A GOVERNMENT minister has rejected Herefordshire Council’s bid to gain special protection for the polluted river Wye.
In January, a full meeting of Herefordshire councillors voted unanimously to back bringing in a water protection zone (WPZ) for the Wye catchment – a measure which would place tighter restrictions on farms and other pollution sources, but which only a government minister can implement.
Council leader Councillor David Hitchiner then wrote to Rebecca Pow MP, minister for nature recovery and the domestic environment, urging her to bring in the measure, given that “existing regulatory arrangements are insufficient” to deal with the pollution problem.
He said farmers in the county “on the leading edge of farming innovation… would have little to fear from a WPZ as they are doing the right thing anyway”.
And he asked for Ms Pow’s support for the county’s plans to create a “phosphate commission” backed by a government grant.
Ms Pow met Cllr Hitchiner and other senior figures at the river shortly afterwards to discuss its seemingly intractable pollution problem – though she warned at the time that a WPZ “would be another tier of regulation”.
Now in a letter which has just been published among papers for today’s Wye Catchment Nutrient Management Board meeting, Ms Pow has written back to say a WPZ “would impose new and distinct regulatory obligations on the farmers and businesses within the catchment”.
This “would lead to additional regulatory burdens in comparison to businesses in other areas of the country”, she said.
As to the phosphate commission idea, she said: “I would be concerned that a new group, without formal membership of those with accountability for delivery [i.e. regulatory bodies], could further distract resource and drive differences in opinion.”
Meanwhile pressure group Fish Legal says it has been told by Natural Resources Wales (NRW) that the agency has found no evidence of a worsening in the condition of the Wye from the proliferation of intensive poultry units in the catchment, and therefore is under no obligation to act.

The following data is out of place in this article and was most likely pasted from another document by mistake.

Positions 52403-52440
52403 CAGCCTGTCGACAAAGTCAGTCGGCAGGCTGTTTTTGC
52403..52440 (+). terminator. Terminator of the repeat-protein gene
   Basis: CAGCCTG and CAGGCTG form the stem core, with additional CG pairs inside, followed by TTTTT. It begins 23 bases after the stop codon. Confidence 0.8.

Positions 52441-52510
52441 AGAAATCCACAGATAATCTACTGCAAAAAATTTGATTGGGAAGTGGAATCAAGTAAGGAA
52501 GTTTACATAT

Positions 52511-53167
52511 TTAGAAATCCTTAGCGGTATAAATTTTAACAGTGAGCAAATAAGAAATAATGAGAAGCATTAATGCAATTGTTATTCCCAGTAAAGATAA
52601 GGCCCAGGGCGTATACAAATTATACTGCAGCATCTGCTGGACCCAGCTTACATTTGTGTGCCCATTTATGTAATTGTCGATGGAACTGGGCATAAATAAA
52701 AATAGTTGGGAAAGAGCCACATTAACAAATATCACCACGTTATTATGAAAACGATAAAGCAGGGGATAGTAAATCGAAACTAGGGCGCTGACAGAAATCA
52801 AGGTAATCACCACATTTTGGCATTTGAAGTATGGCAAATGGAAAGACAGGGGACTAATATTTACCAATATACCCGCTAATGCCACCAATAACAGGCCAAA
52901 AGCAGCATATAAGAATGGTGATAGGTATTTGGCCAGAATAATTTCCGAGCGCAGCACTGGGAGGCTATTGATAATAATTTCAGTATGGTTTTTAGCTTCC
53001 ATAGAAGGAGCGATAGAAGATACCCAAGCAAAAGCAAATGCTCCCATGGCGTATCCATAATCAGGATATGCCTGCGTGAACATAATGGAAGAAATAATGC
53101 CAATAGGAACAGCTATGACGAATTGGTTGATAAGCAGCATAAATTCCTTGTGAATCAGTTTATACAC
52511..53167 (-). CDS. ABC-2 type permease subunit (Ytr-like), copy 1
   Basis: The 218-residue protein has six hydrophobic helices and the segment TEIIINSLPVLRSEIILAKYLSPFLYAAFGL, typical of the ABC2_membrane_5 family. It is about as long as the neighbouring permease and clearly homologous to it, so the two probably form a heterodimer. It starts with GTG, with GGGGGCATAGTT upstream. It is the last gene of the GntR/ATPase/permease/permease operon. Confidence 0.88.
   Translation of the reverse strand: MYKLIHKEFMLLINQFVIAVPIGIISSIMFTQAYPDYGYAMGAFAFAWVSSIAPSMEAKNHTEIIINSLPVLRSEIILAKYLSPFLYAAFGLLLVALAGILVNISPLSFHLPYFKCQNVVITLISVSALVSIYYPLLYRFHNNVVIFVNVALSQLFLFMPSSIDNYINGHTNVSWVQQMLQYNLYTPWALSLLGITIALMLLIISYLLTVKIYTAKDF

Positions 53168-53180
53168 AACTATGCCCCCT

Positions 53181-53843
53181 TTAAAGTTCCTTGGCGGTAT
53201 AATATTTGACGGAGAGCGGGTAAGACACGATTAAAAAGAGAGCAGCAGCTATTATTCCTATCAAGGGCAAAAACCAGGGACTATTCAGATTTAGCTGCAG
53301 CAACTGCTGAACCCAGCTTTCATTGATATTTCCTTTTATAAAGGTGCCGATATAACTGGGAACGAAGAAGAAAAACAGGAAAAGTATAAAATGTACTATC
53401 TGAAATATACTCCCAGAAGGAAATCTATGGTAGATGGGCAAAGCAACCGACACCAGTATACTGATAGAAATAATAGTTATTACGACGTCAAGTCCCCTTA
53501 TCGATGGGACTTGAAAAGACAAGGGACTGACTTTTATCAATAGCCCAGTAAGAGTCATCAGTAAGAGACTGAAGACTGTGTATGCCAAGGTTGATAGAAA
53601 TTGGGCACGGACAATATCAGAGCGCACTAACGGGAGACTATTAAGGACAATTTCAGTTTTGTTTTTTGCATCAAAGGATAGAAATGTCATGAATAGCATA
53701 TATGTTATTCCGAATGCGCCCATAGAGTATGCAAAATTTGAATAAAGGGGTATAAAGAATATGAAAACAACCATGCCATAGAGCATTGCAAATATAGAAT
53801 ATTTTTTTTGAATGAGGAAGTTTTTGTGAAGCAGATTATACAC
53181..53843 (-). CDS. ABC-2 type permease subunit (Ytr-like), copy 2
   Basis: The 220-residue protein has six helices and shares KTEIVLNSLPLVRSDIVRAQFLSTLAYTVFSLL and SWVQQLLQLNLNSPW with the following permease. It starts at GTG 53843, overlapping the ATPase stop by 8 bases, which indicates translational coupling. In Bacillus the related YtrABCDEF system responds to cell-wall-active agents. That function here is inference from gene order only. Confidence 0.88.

According to NRW, which based its conclusions on 2009-2015 data, only one river within the Wye catchment, the Afon Chwefru in Wales, has been identified as potentially deteriorating.
Fish Legal, formerly the Anglers’ Conservation Association, says it provided NRW with its own expert reportwhich should have compelled it to take action to address the problem, particularly on the river Ithon, a main tributary of the Wye in Wales.
Its solicitor Justin Neal said: “This is a clear example of a regulator burying its head in the sand.
“They will continue to rely on their own out-of-date assessments to deny what is glaringly obvious to everyone else: the River Wye as a habitat for wildlife is deteriorating.”
NRW’s head of mid-Wales operations Gavin Bown said: “The factors contributing to pollution in the Wye catchment are complex with a range of different sources contributing to phosphate levels in the river system.
“We can confirm that we have been in correspondence with Fish Legal, who continue to consider the legal position, and so we cannot comment any further at this moment in time.”